As I get into this post, I am going to make a disclaimer, to some extent. While much of what I write uses examples from India, the stuff I write about does not really pertain to India alone. I quote Indian examples, because this is the context of the world I currently occupy.
The ruling party at the Centre is the Bhartiya Janta Party, or the Indian Party for the Common Man. They lost the Delhi elections to the Aam Aadmi Party, or the Party For the Common Man.
You may notice the names of both parties claim that they represent the Common Man!
Anyway, the BJP came into power on an anti-Congress wave, and our Prime Minister started by talking about austerity, humility, hard work etc. However, he seemed to let his backing party, the RSS, shoot their mouths off about Hindu fundamentalism, and allowed them to vandalise churches. Then, he got himself a 17,000 US Dollar suit.
The AAP swept to power on the promise of free electricity, power etc to the citizens of Delhi. I have no idea how they will fund this. However, my sceptical mind asks the question – will they subsidise power, and hit the wallets of The Common Man elsewhere? After all, the books have to be balanced, and if other costs go up in Delhi, they can claim that this was not part of their manifesto. They would have kept their electoral promise.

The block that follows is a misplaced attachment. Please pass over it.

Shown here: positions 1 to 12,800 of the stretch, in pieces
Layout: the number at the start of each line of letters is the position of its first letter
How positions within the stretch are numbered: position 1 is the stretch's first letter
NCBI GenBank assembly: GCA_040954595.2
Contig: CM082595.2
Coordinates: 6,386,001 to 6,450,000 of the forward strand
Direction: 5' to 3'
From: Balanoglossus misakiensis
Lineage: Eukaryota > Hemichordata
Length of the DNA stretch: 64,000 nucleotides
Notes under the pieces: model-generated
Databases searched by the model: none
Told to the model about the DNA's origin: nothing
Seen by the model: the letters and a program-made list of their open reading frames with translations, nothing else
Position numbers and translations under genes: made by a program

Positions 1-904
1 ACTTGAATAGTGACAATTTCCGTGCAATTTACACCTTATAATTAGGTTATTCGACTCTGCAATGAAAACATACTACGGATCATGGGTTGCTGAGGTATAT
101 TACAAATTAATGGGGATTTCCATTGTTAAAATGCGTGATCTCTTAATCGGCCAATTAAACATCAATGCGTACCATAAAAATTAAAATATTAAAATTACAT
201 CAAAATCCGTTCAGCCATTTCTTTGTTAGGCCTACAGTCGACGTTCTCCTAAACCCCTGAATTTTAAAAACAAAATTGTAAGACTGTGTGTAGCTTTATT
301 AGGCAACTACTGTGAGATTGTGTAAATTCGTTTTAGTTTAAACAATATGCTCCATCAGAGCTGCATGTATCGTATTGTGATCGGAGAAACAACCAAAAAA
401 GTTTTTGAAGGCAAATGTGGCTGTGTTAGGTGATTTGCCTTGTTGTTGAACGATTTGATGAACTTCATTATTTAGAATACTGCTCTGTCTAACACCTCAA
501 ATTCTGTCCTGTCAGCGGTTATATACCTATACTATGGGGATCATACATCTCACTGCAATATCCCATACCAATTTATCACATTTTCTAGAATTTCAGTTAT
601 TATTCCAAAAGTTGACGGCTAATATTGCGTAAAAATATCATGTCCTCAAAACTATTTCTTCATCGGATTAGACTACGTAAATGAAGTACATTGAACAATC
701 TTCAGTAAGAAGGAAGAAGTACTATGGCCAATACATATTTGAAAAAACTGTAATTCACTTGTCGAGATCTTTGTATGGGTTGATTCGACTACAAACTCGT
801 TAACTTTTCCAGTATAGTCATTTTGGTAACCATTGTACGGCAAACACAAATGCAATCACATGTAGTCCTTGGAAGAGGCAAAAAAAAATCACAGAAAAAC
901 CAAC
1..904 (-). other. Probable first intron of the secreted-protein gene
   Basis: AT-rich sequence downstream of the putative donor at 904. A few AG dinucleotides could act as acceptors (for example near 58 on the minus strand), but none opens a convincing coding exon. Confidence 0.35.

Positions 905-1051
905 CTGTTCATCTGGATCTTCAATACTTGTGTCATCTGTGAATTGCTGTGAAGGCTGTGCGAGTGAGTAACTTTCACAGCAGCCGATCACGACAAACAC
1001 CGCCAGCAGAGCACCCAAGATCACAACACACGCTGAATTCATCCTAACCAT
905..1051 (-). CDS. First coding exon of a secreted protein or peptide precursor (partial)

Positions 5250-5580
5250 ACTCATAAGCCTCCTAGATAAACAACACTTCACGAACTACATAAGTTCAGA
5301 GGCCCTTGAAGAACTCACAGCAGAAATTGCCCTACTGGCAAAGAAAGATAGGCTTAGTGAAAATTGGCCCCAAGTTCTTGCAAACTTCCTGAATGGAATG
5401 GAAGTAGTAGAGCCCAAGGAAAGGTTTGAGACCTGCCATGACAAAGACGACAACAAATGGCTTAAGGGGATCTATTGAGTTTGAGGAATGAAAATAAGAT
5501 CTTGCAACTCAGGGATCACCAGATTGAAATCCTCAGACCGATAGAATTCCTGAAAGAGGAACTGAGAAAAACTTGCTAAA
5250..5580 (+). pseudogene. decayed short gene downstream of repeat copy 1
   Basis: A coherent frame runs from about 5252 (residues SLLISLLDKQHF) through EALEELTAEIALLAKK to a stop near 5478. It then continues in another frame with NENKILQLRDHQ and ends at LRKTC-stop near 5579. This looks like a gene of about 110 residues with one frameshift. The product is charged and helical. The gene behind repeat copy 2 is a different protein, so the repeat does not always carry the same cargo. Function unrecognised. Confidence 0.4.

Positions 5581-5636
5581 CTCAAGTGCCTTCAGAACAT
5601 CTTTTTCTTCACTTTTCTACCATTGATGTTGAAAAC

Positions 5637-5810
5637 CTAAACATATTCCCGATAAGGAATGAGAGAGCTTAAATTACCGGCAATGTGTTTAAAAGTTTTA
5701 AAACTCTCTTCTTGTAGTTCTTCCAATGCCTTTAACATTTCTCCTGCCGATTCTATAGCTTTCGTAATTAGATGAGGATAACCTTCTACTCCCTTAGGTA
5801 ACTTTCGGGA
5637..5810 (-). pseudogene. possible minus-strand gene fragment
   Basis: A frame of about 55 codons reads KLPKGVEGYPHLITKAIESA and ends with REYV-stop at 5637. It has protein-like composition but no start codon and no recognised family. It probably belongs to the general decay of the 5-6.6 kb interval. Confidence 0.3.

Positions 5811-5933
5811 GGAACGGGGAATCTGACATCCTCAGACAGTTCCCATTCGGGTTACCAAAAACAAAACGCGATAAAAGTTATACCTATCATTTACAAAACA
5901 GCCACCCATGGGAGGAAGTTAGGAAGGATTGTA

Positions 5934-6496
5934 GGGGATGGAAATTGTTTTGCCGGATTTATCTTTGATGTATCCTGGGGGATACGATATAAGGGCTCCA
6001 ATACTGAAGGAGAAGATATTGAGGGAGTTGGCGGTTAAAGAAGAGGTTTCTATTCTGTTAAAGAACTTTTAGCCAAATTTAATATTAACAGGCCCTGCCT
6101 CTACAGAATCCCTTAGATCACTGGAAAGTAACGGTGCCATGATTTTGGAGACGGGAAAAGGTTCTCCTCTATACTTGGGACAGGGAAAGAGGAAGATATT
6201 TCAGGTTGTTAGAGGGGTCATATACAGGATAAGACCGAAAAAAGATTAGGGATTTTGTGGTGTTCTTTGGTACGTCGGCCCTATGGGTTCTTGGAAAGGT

A couple of years back, I read about how many leaders had gathered around to talk of sustainability. They spent lots of air miles, ate at huge banquet tables to talk of the problems of the world. A girl from a poor country was called up to make a speech, so that they could feel good about themselves
Which brings me to the fundamental question that I have always asked about many leaders that i see out there – what is their real motive?
Is their real motive power? Money? To be part of a coterie?
To actually do good for the people?
If I were to look at many of our leaders today, how many pass the acid test?
Are we in search of leaders, and leadership?